Coffee time ☕

Martin Enault

This week, Centech is publishing its very first newsletter accessible to all. To mark the occasion, we sat down with Martin Enault, Chief Entrepreneur in Residence at Centech!



During our Coffee time, we discussed a key social issue facing all entrepreneurs: mental health.

The life of an entrepreneur comes with a host of challenges, both large and small. Whether you’re building a business or dealing with more personal issues, it can be hard to know when to stop to take a breath in order to figure out the best way forward. One solution is to adopt tools to better understand yourself and your needs in order to help yourself cope with the ups and downs of day-to-day life.

During our chat with Martin Enault, who serves as Chairman of the Board of Relief and lives with mental health issues himself, we got to know him a bit better, delve into the topic and explore the different types of support available.

Martin, can you start by telling us about how you ended up here, at Centech?

“Entrepreneurship has always been a part of my life. My father was an entrepreneur, and it was a way of life I was always drawn to. I started my first company when I was 16. It seemed like the most logical way for me to build a career since, being dyslexic and living with chronic anxiety and depression, school made me very anxious and was really challenging for me. I got good grades overall, but I certainly didn’t have an easy time keeping up in class.


I realized that I needed to create my own niche in the workplace because the existing areas weren’t really for me. I worked for Ticketpro, launched Intellitix, the first company in the world to provide RFID access control, served as COO of C2 Montréal, and was a partner at C2 International. I’ve navigated a range of industries, with a focus on entertainment and technology. This made me realize how much of what I thought was entrepreneurship didn’t really fit into that category.


When I got started close to 24 years ago, there weren’t any incubators like Centech. As I saw the incubator and entrepreneur industry emerge, they were often modelled after Silicon Valley and embraced the idea that you had to get shareholders and venture capital as quickly as possible, and I never understood why. That’s when I came to Centech and learned about its philosophy: ‘We don’t create startups, we create companies.’ That’s much more realistic and in line with my own philosophy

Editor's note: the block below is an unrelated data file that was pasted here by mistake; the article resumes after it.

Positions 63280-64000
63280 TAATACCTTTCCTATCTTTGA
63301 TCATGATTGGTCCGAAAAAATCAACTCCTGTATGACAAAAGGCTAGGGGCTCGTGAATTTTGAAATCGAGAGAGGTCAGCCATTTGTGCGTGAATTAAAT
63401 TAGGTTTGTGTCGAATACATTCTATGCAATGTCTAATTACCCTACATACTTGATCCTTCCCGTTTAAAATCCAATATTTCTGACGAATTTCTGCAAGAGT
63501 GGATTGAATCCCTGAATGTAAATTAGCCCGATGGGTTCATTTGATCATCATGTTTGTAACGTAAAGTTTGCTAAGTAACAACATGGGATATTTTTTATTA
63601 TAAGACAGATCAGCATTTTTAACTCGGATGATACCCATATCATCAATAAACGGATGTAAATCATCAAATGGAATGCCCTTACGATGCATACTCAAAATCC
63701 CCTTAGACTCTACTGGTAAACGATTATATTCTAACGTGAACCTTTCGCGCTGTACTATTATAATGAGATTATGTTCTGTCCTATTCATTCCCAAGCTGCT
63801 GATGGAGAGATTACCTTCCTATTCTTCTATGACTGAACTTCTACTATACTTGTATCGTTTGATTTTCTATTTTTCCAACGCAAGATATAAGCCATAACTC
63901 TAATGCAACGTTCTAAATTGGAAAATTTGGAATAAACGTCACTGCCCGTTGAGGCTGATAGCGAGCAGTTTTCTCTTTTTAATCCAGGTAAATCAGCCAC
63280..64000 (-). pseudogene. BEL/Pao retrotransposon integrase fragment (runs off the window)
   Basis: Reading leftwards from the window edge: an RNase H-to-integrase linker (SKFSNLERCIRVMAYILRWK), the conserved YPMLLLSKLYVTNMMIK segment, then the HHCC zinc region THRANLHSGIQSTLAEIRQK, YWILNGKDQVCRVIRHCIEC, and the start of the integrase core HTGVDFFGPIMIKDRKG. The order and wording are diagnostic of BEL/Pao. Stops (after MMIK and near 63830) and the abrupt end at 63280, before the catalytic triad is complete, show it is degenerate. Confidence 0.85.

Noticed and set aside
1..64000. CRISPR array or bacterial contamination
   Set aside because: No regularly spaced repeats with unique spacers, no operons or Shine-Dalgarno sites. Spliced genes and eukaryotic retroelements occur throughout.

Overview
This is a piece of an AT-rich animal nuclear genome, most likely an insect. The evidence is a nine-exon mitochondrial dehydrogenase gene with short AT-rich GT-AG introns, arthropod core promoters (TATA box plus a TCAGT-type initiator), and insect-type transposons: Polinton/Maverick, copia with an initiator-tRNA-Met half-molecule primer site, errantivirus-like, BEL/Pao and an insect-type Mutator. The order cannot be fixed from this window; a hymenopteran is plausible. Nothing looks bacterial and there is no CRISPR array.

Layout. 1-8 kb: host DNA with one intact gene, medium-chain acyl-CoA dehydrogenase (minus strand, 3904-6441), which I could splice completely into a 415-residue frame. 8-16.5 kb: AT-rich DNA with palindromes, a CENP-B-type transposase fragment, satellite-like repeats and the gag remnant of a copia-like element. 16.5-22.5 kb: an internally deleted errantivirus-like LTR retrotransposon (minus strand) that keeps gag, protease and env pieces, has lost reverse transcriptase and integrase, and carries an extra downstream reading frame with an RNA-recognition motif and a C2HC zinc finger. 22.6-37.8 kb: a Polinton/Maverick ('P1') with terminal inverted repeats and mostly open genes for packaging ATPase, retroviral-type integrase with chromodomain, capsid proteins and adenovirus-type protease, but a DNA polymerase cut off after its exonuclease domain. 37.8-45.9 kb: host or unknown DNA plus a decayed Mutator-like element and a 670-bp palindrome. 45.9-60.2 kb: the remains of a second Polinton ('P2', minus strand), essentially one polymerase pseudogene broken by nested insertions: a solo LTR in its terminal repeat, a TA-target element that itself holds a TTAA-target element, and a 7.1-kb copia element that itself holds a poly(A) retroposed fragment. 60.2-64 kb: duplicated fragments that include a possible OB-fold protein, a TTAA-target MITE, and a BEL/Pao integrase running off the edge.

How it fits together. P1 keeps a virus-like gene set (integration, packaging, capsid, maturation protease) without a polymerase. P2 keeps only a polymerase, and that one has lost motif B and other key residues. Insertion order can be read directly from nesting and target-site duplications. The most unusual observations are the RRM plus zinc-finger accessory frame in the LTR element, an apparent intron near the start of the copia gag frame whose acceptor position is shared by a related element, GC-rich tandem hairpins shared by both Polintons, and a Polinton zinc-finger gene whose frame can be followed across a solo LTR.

I believe that we can contribute to and build a healthy ecosystem that isn’t based on entrepreneurs who sacrifice themselves, who are sick, who don’t eat, who can’t make a living and who destroy all of their relationships. Rather, we can build companies where they can be comfortable and work in a reasonable environment.”

Mental health has played a major role in your career and personal life. At what point did you make the connection between the two?

“It’s difficult to pinpoint the exact moment. I started experiencing mental health issues when I began to consider being an entrepreneur. At the time, the term ‘mental health issues’ hadn’t been invented yet. People didn’t really talk about anxiety; they talked about stress. I’d taken courses on how to manage stress in school since I was on a sports scholarship, which helped a bit. But to truly understand the physical symptoms of anxiety and depression, to understand that you might no longer be able to find the energy or be able to function, that you could have panic attacks along with severe heart palpitations, that you could pass out or lose your sight… Those were the symptoms I experienced. It took me a really long time to understand what was going on. I was constantly going to emergency rooms, around the world and in Montreal, for what I thought were physical issues but ended up being related to my anxiety and depression.”


As part of Bell Let’s Talk Day, you shared information about Relief, the organization you chair. Could you tell us a bit more about its mission and practices?

“I started to get involved in mental health 14 years ago, so it’s been a while. But, at that time, I was just starting to think that there might be a connection. Then Guy Latraverse, who was Chairman of the Board at Relief, asked me to join the board of directors, and (laugh) I began to realize that I might have mental health issues!